As a second and more recent example, in May 2015, the opposition newspaper Cumhuriyet published videos, photos, and footages by way of evidence that Turkish Intelligence Service (MIT), under the formal control and command of government, had transported weapons and militants between Turkey and Syria. The news had caused a political storm in the country and triggered a polemic concerning the connection between AKP and DAESH in the parliament as well as in public, a storm which ultimately ended up with the editors’ incarceration and AKP’s general election victory both in June 2015 (40.87%) and November 2015 (49.50%).

Might the recent WikiLeaks documents, touted as potentially ‘harmful’, facilitate negative feedback on Turkey’s current political system. Or on the contrary, might one expect that the documents would, in all likelihood, consolidate and, at worst, amplify the social enslavement (understood as the control of a population) that many opposition groups have been experiencing for a long period of time in Turkey.

If so, how can one make sense of the fact that socio-political disruptions in Turkey consistently boost the power of the ruling party, and add electoral votes to support for the AKP? This is certainly a tough question requiring both a holistic approach to an answer as well as extensive empirical study.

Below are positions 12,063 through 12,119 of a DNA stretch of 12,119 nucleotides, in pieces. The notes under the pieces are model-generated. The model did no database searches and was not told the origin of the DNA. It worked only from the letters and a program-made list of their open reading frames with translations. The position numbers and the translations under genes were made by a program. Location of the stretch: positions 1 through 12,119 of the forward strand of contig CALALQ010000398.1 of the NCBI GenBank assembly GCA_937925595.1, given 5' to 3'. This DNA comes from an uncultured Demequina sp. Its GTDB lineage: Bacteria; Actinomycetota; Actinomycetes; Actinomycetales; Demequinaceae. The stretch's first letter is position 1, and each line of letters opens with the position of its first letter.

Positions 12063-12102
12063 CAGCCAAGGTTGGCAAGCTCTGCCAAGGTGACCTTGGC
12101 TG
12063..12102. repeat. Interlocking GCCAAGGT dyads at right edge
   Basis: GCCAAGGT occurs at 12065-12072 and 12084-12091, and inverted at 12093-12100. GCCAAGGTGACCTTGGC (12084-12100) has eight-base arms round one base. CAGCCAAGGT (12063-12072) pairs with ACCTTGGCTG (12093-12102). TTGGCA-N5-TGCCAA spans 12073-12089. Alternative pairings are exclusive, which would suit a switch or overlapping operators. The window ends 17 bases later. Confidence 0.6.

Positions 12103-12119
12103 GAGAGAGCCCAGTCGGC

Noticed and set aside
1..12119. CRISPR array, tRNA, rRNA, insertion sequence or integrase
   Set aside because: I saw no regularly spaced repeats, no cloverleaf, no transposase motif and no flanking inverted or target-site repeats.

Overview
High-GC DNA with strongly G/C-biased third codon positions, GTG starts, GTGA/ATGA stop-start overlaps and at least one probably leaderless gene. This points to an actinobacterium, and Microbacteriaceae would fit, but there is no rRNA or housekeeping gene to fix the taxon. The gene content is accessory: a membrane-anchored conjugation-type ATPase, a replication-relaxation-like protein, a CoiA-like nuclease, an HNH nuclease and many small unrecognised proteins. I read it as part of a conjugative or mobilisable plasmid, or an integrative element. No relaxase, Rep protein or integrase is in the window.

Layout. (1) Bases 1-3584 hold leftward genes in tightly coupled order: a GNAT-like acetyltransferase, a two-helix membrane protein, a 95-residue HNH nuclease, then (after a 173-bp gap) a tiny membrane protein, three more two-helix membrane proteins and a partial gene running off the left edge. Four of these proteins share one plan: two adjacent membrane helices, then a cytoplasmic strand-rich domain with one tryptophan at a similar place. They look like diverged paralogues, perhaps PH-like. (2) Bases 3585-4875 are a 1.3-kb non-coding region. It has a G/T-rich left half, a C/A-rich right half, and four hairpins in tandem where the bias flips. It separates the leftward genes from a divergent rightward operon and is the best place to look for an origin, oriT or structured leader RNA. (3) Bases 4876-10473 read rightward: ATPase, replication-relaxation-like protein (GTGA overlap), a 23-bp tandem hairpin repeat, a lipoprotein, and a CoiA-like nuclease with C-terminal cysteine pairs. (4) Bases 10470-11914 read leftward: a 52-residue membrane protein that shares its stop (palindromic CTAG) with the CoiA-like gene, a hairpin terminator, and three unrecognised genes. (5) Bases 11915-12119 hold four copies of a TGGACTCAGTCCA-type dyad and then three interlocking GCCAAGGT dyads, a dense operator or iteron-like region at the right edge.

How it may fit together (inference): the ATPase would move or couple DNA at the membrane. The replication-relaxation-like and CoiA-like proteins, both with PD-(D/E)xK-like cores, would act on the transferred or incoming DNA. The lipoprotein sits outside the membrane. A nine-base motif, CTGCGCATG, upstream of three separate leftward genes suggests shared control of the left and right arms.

The starting point, nevertheless, might be the notion of the production of subjectivity, developed by such luminaries of French post-structuralist thought as Foucault, Deleuze, and Guattari, with respect to the different modes by which human beings make themselves and are made into subjects.

In my view, the strength of the AKP lies in its on-going long-term project, started well before 2002, of investing in and inventing a new type of subjectivity and a particular modus vivendi which increasingly correspond and conform to the desired social, economic, and political conditions. In other words, the AKP has been rather successful in shaping a diffuse network of preconditions (i.e. social, material, affective, and cognitive apparatuses), into a new mode of governmentality in conjunction with a new mental regime (manifest in corporate, state, education, media, etc. institutions) which entail a general mutation in the way human beings make themselves and are made subjects.

The success of the AKP manifests itself in the strong articulation between reformulated vectors of subjectivity and party ideology. This is why it is difficult not to see any interventions, whether they are internal (e.g. a military coup) or external (leaks, warnings, blackmail), as doomed to failure in Turkey’s current political climate.